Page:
The Departed


The Departed, directed by Martin Scorsese, is a fresh look into the Irish mob, featuring excellent performances from high-up actors like Matt Damon, Jack Nicholson, and Leonardo DiCaprio. It follows the life of Billy Costigan, played by Leonardo DiCaprio, a young man from the Bronx who enlists in the police force, partly because of his families history in crime. Two cops, Captain Queenan and Dignam see this while reviewing his file, and force him into a different path: undercover work. Once he completes his task, they’ll trust him to be an officer.

The film starts out similar to Scorsese’s ‘Goodfellas’ in the way it explores how a young boy gets dragged into mob work. A quasi-touching scene, always the moral contradictions in a Scorsese film, where mob-lord Frank Costello buys some groceries for young Sullivan, who will later train to be an officer and work as a rat for Costello. The film slowly focuses primarily on Billy, his mother and father both gone from his life, his mother just recently. Their are certain parallels with his undercover work, like the fact that the rat is dating a woman who is playing around with Billy, and when Billy asks about her boyfriend, we know its the man who is the focus of the entire assignment. The woman, Billy’s psychiatrist Madolyn, played by Vera Farmiga, is a mirror for the characters differences: Billy is rough-edged, young, and cynical; and Sullivan is immoral, hidden, but highly appealing, much like a mobster.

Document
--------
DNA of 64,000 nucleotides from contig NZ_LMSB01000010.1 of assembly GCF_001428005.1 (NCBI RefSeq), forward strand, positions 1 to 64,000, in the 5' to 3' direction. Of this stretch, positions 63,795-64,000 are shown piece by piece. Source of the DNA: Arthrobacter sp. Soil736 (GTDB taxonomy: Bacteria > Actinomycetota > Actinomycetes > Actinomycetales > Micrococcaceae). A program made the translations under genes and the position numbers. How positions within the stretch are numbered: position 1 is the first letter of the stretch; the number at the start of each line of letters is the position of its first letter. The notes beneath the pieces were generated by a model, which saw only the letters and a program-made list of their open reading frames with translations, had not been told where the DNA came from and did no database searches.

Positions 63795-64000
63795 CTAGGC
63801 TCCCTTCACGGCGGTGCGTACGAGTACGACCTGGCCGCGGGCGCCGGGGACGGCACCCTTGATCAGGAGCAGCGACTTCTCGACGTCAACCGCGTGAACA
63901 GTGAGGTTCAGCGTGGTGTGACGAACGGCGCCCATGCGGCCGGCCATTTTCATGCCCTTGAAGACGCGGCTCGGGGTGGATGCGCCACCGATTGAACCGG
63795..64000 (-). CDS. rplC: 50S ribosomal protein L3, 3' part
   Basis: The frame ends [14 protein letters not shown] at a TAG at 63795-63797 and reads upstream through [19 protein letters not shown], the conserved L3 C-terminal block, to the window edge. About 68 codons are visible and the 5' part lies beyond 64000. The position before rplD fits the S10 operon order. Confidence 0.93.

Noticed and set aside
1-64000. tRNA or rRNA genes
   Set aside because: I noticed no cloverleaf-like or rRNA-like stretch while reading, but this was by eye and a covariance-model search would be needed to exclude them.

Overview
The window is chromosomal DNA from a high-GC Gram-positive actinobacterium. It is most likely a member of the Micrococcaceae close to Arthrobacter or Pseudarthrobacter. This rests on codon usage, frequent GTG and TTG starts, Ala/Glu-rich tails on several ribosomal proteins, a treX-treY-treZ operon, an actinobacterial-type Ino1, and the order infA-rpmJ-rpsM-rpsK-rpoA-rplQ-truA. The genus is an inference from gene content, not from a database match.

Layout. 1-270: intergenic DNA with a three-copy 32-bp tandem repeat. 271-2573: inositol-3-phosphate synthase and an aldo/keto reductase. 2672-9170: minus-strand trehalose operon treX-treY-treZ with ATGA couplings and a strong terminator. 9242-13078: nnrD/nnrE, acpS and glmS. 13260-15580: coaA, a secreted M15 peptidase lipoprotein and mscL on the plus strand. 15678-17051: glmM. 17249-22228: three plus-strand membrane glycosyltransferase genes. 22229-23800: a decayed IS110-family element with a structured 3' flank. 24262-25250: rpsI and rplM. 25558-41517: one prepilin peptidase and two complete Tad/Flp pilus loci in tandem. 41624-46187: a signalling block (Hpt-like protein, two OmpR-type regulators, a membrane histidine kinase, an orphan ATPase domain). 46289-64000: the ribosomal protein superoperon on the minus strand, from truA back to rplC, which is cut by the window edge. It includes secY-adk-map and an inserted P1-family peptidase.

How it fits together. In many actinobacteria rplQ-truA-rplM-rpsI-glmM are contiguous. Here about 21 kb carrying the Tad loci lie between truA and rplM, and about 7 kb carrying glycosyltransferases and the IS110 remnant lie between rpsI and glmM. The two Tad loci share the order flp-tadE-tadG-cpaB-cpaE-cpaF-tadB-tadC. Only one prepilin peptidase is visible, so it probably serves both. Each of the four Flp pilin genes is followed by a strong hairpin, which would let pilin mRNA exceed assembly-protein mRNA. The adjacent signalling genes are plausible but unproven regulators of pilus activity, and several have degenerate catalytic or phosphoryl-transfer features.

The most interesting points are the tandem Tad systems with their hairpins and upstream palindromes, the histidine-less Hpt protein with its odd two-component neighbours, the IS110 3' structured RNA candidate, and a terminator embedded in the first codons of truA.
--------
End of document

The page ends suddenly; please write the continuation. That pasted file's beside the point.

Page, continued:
The mystery is taken away from the equation, as we see things from all viewpoints of the characters, but the suspense is not. Through seeing it, Scorsese creates precise details to cover up trails and close getaways. The film was written by William Monahan, who won an Oscar for best screenplay, and deservedly. The Boston-like slang and wisecracking of the cops is timeless, and the nuance in the relationships are perfect, as if each character were real and sat down and wrote their own part. The relationship between the Billy and his cousin, with their impulsive drug-deals, re-establishes the mobs hatred of drugs, as Mr. French, one-rank lower to Frank Costello, tells Billy to fucking stop the drug-deals with his cousin; “I knew your father” he repeatedly says, and says he was a good man, but we never get much information on what his father did, exactly.

The film’s structure, thanks a huge part to Monahan’s screenplay, is worth studying for film students. It’s intricate plot and double crosses makes one think it was trying to break a world record: the most under covers in a movie plot. It’s another seminal entry into the mob genre for the master himself, Martin Scorsese.

Leave a Reply

Fill in your details below or click an icon to log in: Logo

You are commenting using your account. Log Out /  Change )

Google photo

You are commenting using your Google account. Log Out /  Change )

Twitter picture

You are commenting using your Twitter account. Log Out /  Change )

Facebook photo

You are commenting using your Facebook account. Log Out /  Change )

Connecting to %s